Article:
Above The Law Article: We’re Still Mad, Actually: An Open Letter To The Legal Profession From A COVID-19 Bar Examinee

As someone whose law license hung in the balance during a global pandemic, who joined thousands of her peers in calling for necessary licensing alternatives, and who got the equivalent of a middle finger from folks who claimed they looked forward to having us as “colleagues” — I’ve got some words. And after all the conversations I’ve had during and after this debacle, I know there are many others who share these feelings, even if they won’t say so out loud.

Our diploma privilege advocacy was never about trying to just “skip the bar exam.” If our goal was to skip out on hard things, we wouldn’t have gone to law school. We wouldn’t have taken on hundreds of thousands of dollars of student debt, and spent three sleep-deprived years preparing to join this profession. It’s insulting to assume as much — to treat us like errant children who would capitalize on a health crisis to sidestep a requirement we’d known about and accepted for years. We raised and advocated for emergency diploma privilege because it’s a known path to licensure and was the rational solution under the circumstances. Between a rote memorization test of questionable value and ensuring people had a safe, ethical entrance to the practice of law, we figured reason would be pretty easy to see. Instead, we watched most states flail clumsily to avoid it, while a lot of practicing attorneys just … looked the other way.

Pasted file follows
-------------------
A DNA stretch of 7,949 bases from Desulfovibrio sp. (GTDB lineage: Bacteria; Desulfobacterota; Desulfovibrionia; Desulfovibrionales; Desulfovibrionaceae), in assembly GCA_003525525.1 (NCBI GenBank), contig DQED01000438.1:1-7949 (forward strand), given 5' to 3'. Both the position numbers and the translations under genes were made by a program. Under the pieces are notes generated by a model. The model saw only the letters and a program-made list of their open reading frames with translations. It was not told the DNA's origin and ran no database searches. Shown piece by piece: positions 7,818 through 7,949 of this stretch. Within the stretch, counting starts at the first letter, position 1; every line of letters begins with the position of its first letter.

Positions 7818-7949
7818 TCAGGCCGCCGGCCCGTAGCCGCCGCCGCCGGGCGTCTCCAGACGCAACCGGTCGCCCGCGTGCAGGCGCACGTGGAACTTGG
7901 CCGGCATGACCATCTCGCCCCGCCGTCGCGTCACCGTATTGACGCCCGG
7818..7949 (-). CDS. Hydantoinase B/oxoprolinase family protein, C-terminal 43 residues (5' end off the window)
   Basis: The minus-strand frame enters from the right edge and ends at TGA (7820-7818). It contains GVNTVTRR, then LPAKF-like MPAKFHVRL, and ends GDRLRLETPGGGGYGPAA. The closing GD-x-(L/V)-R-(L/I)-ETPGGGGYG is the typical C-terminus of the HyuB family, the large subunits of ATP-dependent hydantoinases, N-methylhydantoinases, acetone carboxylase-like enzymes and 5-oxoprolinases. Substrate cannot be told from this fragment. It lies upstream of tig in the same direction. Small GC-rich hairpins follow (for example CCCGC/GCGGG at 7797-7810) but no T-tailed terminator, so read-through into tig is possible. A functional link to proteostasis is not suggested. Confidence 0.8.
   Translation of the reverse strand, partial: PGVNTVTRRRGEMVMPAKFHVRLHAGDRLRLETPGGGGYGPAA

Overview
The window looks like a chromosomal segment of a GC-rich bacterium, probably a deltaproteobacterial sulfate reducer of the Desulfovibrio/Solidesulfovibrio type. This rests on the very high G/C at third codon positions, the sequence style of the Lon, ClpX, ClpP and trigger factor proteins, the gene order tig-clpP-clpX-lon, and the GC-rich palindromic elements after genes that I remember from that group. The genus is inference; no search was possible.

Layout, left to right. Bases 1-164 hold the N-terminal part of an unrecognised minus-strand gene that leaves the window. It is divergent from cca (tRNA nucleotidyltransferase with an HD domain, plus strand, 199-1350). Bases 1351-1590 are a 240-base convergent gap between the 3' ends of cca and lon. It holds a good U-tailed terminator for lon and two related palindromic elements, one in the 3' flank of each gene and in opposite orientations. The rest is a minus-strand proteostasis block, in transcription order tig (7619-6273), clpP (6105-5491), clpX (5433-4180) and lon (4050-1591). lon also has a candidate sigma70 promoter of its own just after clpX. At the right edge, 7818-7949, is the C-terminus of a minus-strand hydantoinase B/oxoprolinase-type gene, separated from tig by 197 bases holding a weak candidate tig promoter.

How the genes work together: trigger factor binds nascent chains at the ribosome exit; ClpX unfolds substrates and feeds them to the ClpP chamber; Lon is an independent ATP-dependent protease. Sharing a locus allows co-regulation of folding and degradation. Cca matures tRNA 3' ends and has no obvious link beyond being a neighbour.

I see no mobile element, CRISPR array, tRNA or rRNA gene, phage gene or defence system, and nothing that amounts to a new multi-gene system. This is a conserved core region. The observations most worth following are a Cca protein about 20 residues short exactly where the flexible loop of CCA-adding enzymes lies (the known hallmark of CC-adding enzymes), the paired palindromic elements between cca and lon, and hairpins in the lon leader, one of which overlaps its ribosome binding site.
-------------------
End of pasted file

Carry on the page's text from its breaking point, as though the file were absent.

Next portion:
Look, we get it. With the global pandemic and all, there was a lot going on. We weren’t everyone’s first priority, and we didn’t expect to be. But imagine being eyeballs deep in student loans, quarantine, and existential terror, and having the one thing standing between you and a living be a test that’s literally never been proven worthwhile, yet the profession insists on having for … reasons. And one whose administration is repeatedly bungled, very publicly, by the incompetence and delusion of the people in charge.

New York, for instance, thought problem solving looked like limiting its in-person test to in-state applicants — creating interjurisdictional chaos as out-of-state grads scrambled to test elsewhere (spoiler: that exam was later cancelled and moved online). Texas bar examiners, meanwhile, fully jumped the shark and decided to claim a hotel was “pandemic proof,” which is something I will … never forget hearing one say with a straight face on Zoom. All that time, examinees — myself included — clung to the hope that rational minds would ultimately prevail. And in a small handful of miracle states, it did. But for the rest, the situation just continued to heighten in absurdity — to the point where, to get or keep jobs they’d already earned, examinees had to attend live superspreader events (pre-vaccine, mind you), or use software that forced some to soil themselves on camera or blast light on their face so their skin color could maybe be recognized.